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Kai Ryssdal: Maybe a better place to be, though, would be inside the corporate suites at Goldman Sachs. Right after the closing bell on Wall Street this afternoon, Goldman reported first-quarter profits of a billion-and-a-half dollars. You roll that in with what we got at the end of last week -- that Wells Fargo's expecting $3 billion in black ink when it reports next Wednesday -- and what you got is a real head-scratcher. Because a lot of analysts and investors are asking what's really changed? How can the banks be so good while so much of the rest of the country isn't? Here's our senior business correspondent Bob Moon.
BOB MOON: Skeptics were pouring scorn on Goldman's earnings numbers even before they were even released today. They say they make no more sense than Wells Fargo's announcement that it's headed for a record-breaking first quarter.
The doubters wonder if the banks are starting to play with expectations, perhaps by not holding back enough cash-on-hand to cover still-mounting loan defaults. Some complain the banks now have wider leeway in valuing their own toxic assets.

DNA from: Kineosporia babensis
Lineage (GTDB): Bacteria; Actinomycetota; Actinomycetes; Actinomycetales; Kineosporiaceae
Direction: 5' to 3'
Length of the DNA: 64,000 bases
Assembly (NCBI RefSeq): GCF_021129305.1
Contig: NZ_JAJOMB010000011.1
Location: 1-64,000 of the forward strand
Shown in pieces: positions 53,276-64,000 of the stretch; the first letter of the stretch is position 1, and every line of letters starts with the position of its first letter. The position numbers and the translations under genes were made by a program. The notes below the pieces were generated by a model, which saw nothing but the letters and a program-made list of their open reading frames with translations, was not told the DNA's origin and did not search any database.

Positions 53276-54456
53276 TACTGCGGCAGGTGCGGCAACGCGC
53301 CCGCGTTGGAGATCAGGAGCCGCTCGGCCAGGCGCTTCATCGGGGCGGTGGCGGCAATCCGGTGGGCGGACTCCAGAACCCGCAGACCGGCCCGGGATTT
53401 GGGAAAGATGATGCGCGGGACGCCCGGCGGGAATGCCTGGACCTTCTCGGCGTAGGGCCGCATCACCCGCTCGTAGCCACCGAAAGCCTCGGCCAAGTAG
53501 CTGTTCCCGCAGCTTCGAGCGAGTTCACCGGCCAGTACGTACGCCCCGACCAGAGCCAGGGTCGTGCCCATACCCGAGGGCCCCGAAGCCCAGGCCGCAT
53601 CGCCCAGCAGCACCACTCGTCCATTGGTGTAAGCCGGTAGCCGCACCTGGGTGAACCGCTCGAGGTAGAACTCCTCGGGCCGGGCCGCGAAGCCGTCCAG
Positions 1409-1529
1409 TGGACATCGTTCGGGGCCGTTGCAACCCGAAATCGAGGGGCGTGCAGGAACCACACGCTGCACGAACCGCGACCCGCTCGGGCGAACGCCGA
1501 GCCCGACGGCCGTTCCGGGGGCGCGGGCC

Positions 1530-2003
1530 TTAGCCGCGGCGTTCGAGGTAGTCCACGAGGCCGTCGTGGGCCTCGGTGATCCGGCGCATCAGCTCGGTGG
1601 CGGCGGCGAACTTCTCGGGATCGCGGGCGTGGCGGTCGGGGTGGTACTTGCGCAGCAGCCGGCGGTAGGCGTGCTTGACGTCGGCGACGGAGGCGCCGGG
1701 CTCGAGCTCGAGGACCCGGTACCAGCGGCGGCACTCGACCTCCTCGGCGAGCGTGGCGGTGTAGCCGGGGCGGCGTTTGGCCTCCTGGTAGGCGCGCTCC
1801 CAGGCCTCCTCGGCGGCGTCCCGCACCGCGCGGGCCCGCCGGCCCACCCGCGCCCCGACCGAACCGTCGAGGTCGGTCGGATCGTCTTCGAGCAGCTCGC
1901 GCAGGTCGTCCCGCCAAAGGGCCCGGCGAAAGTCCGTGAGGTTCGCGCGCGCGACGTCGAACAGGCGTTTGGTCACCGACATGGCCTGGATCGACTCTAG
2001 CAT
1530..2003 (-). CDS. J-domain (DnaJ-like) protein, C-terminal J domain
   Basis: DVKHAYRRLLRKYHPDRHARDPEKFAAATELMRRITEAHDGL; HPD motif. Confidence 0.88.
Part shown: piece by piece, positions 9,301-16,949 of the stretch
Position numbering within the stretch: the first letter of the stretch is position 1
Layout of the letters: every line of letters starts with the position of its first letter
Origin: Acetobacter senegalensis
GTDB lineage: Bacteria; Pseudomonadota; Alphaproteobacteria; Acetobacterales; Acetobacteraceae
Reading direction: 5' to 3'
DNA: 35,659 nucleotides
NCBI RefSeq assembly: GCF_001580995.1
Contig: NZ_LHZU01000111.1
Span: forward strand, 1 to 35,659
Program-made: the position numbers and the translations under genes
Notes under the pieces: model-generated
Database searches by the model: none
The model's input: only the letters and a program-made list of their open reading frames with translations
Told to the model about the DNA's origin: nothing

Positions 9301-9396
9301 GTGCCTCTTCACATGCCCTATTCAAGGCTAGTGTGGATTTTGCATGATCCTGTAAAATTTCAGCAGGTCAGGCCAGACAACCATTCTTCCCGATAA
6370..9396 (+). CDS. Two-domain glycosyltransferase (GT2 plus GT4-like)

But at Rochdale Securities, banking analyst Dick Bove argues the fundamentals do support these strong earnings.
DICK BOVE: You've got all these people shooting off their mouth, because of these hallucinogenic dreams that they have about where losses are in the banking system. They simply don't want to look at what the real numbers show.
Bove points out competition in the banking sector has dried up dramatically. That leaves the survivors in a strong position to make bigger profits lending out what's essentially free government money. At the same time, he contends, their losses aren't nearly as dire as had been widely and he says, as wildly, predicted.
But even if their outlook is improving, market commentator Joe Weisenthal -- at BusinessInsider.com -- says it could just compound the credibility issue at the root of their troubles.
JOE WEISENTHAL: What I'm concerned about is that if the banks report very strong earnings, it'll only fuel the fire, fuel the suspicion that the banks are still not being completely forthright and earnings aren't to be trusted yet.
And Weisenthal says that remains the biggest problem the banks need to overcome.
I'm Bob Moon for Marketplace.